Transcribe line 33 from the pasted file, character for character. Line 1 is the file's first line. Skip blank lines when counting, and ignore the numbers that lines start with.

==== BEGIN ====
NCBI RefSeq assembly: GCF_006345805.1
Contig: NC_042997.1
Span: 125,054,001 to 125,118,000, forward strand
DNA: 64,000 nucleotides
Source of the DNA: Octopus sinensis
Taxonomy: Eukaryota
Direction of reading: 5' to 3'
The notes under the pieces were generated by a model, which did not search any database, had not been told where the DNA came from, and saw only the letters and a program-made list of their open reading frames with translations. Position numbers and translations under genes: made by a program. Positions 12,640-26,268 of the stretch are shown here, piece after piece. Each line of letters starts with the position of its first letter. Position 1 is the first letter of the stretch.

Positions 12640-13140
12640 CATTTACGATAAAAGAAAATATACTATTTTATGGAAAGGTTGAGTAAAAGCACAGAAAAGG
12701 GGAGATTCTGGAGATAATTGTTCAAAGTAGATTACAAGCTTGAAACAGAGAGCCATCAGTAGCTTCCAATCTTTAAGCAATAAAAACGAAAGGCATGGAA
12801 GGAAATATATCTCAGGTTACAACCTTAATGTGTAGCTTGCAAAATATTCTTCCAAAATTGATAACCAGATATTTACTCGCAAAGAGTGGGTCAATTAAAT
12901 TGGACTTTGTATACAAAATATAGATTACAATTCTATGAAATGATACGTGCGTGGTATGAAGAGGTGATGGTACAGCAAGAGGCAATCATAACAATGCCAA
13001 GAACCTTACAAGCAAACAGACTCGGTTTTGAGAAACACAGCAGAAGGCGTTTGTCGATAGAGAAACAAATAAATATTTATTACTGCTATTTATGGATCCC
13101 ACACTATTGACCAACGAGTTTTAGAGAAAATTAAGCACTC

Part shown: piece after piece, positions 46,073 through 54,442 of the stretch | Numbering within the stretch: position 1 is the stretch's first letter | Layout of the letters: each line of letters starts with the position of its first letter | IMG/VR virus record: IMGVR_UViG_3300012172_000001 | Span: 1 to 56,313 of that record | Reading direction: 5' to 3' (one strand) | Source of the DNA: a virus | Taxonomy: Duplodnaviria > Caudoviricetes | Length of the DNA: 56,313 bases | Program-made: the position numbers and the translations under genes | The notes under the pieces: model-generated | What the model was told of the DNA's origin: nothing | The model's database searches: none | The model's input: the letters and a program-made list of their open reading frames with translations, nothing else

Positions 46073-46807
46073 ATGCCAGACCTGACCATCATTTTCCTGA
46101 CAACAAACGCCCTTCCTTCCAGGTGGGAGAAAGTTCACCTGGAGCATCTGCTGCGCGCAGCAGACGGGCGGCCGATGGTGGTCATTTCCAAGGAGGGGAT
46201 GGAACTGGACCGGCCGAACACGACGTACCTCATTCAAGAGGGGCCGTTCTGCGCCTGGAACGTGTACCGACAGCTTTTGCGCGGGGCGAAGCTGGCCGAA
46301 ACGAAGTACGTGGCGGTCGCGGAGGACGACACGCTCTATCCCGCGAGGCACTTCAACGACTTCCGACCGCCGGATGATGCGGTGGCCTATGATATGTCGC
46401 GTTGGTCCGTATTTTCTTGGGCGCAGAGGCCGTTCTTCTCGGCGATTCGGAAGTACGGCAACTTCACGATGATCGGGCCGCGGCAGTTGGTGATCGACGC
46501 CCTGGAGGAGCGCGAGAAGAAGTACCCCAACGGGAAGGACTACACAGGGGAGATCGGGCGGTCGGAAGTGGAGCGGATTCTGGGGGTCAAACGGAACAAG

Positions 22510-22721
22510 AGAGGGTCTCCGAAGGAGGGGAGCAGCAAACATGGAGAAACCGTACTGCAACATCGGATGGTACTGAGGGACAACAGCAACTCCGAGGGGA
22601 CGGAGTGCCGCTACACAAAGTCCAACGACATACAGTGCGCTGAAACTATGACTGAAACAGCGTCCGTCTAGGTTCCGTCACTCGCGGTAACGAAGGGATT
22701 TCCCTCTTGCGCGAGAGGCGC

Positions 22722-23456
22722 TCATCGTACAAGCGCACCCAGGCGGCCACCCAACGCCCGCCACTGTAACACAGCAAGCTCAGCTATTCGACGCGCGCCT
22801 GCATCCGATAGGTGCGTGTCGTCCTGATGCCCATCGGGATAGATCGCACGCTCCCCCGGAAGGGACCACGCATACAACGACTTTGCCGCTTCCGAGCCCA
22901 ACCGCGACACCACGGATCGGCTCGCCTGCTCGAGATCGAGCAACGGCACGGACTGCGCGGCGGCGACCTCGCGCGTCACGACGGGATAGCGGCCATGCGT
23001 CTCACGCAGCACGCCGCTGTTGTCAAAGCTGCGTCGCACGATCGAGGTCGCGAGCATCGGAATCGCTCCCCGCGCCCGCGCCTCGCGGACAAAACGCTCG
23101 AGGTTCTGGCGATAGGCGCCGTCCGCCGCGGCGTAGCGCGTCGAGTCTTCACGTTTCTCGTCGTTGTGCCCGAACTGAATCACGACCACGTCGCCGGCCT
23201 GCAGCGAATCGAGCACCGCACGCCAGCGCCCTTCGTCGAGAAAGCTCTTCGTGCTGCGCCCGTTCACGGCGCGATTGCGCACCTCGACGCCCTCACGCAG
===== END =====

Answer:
23101 AGGTTCTGGCGATAGGCGCCGTCCGCCGCGGCGTAGCGCGTCGAGTCTTCACGTTTCTCGTCGTTGTGCCCGAACTGAATCACGACCACGTCGCCGGCCT